Two-minute recap of recent developments in Turkish competition law – April 2021
In April 2021, the Turkish Competition Board (the “Board”) approved 28 merger control filings and published four reasoned decisions. Highlights from the month include the Board’s imposition of an administrative monetary fine against Google for abuse of its dominant position. Another important development was the Board interesting decision to launch an investigation against 32 enterprises due to so-called “gentlemen’s agreements”.
Another fine imposed on Google
The Board once again found Google in violation of Turkish Competition Law and on 8 April 2021 imposed a record-breaking administrative monetary fine of TL 296 million (approx. USD 37 million) against the company.
The decision came following an investigation concerning the allegation that Google abused its dominant position by excluding its market competitors for general search services, promoting its local search engine, and accommodation price-comparison services.
As a result of the investigation, the Board decided that Google had abused its dominant position and restricted competition in the markets for local search services and accommodation price-comparison service through (i) discrimination and self-preferencing, and (ii) prevention of access. For further details please click here.
The Board decides not to be gentle toward gentlemen’s agreements
On 20 April 2021 the Board published a declaration announcing that it had launched investigations against 32 enterprises across Turkey because of gentlemen’s agreements that they had concluded regarding the labour market.
In the public declaration, the Board asserted that undertakings in the position of employers competing for labour in the labour market
(i) block the transfer of employees between undertakings, and
(ii) deprive employees of job opportunities that offer higher wages and better conditions through direct / indirect agreements between them.
According to the evaluations of the Board, the competitive structure of the labour market can be damaged by a decrease in the mobility of workers between enterprises and/or by an artificially induced inability for wages to find their real value. We are closely following this case and will provide our analysis once the decision is rendered. You can find our summary in Turkish here.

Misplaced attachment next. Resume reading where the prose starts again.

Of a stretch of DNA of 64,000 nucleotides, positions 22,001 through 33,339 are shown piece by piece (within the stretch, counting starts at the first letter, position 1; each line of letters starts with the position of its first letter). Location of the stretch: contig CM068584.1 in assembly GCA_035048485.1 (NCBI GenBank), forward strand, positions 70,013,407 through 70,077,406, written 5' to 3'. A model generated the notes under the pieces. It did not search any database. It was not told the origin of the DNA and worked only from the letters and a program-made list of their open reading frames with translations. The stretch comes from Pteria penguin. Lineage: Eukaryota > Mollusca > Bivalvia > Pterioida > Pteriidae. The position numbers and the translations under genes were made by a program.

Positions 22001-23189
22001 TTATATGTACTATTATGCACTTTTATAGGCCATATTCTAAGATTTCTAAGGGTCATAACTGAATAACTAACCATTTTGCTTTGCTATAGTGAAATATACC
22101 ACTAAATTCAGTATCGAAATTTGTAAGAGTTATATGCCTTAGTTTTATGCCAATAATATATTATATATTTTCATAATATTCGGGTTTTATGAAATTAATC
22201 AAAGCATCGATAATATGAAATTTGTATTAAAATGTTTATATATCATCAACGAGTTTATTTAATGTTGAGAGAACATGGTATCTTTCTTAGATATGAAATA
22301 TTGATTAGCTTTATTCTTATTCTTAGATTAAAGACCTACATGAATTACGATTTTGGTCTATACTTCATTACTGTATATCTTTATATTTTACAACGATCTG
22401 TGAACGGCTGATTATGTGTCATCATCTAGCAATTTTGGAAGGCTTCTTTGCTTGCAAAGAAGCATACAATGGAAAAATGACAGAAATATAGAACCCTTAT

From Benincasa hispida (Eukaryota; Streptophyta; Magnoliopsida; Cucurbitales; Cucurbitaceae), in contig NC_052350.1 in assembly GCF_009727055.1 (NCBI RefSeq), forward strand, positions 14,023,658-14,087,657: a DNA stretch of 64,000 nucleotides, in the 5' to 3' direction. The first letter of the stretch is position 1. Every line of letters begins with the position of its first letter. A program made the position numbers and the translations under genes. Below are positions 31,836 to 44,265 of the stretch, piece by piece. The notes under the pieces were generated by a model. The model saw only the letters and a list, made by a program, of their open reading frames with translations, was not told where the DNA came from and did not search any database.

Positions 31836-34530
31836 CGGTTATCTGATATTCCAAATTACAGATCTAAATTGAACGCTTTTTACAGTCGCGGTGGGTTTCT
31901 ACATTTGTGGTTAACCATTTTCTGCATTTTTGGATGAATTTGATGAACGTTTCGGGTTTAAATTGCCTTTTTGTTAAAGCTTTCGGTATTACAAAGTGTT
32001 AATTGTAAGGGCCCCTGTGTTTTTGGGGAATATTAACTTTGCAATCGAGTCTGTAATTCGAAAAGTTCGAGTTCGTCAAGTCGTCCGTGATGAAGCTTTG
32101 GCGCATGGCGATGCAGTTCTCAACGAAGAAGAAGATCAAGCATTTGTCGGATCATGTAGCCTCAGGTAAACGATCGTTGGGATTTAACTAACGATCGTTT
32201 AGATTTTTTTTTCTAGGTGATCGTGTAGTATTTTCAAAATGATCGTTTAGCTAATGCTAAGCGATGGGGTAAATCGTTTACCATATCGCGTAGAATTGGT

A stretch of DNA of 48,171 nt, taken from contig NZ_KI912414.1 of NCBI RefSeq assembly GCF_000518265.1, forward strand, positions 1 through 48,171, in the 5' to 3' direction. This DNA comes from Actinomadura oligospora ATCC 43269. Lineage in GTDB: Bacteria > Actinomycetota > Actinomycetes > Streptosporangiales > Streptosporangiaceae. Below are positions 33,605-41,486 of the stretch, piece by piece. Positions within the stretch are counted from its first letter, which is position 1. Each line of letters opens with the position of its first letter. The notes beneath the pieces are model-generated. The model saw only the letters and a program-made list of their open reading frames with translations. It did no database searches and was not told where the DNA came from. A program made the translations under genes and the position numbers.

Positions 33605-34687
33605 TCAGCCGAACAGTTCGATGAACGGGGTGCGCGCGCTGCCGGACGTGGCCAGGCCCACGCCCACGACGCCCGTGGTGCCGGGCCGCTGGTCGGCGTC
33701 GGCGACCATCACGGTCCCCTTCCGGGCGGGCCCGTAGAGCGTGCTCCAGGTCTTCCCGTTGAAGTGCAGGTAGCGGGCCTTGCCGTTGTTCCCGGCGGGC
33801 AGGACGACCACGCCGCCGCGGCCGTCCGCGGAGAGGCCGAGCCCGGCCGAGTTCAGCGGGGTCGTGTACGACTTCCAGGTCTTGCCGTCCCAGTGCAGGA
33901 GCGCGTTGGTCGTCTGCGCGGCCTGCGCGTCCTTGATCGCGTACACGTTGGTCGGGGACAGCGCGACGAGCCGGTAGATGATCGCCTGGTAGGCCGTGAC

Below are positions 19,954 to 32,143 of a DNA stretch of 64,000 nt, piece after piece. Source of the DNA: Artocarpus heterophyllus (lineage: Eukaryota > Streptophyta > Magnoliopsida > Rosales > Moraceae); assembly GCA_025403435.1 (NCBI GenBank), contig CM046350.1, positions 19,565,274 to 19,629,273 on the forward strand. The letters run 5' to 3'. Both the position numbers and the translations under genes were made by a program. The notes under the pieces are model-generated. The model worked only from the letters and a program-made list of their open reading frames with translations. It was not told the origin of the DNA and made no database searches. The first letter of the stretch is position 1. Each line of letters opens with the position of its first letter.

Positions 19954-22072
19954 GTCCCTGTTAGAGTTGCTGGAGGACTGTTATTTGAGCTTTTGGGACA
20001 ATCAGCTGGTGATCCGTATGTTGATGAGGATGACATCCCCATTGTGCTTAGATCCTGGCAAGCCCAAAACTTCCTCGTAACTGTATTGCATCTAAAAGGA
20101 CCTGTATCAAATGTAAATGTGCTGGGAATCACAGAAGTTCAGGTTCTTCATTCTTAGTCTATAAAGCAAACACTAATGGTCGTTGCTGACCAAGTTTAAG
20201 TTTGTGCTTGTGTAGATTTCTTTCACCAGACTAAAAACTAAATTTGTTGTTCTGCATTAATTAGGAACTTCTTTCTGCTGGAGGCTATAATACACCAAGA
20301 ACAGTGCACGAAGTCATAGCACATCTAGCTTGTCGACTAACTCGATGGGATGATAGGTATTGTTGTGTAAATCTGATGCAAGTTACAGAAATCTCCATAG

Long exclusivity period prevents benefiting from the block exemption
Zurich Sigorta A.Ş. applied to the Board with a request for an exemption for the Non-Life Insurance Agency Agreement concluded with Türk Ekonomi Bankası A.Ş. Within the scope of the application, the Board first assessed the nature of the agency relationship and whether the agent acts independently or not. The Board also evaluated the exclusivity clause and whether the block exemption may be applied. As a result, the Board decided to grant an individual exemption, as the Agreement met all the conditions required for the individual exemption.
The Agreement is a standard bancassurance agreement that includes exclusivity regulations. Accordingly, Zurich assigns TEB as its exclusive agent for all its branches and its distribution network regarding marketing, promotion, distribution and sales of non-life insurance services. In this direction, according to Board’s evaluations:
(i) The determining factor is whether the agent takes a commercial or financial risk in relation to the activities assigned by the client. Following a review of the provisions of the Agreement, it is determined that the rights and obligations of TEB arising from the transactions under the Agreement belong to its client Zurich. TEB does not act independently. Therefore, the restrictions imposed on TEB within the framework of the Agreement are not within the scope of Article 4 of Turkish Competition Law.
(ii) On the other hand, the Agreement does fall under the scope of Article 4 of Turkish Competition Law due to its 10-year non-competition obligation. According to Block Exemption Communiqué No. 2002/2, the exemption provided by the Communiqué cannot be applied to non-competition obligations for an indefinite period or for more than five years. The Agreement imposes a 10-year non-competition obligation; therefore, it cannot benefit from the block exemption.
The Board approved 28 merger control filings in April—the highest number of merger control filings in April in the last three years and the highest number overall in the first four-month period of the last three years.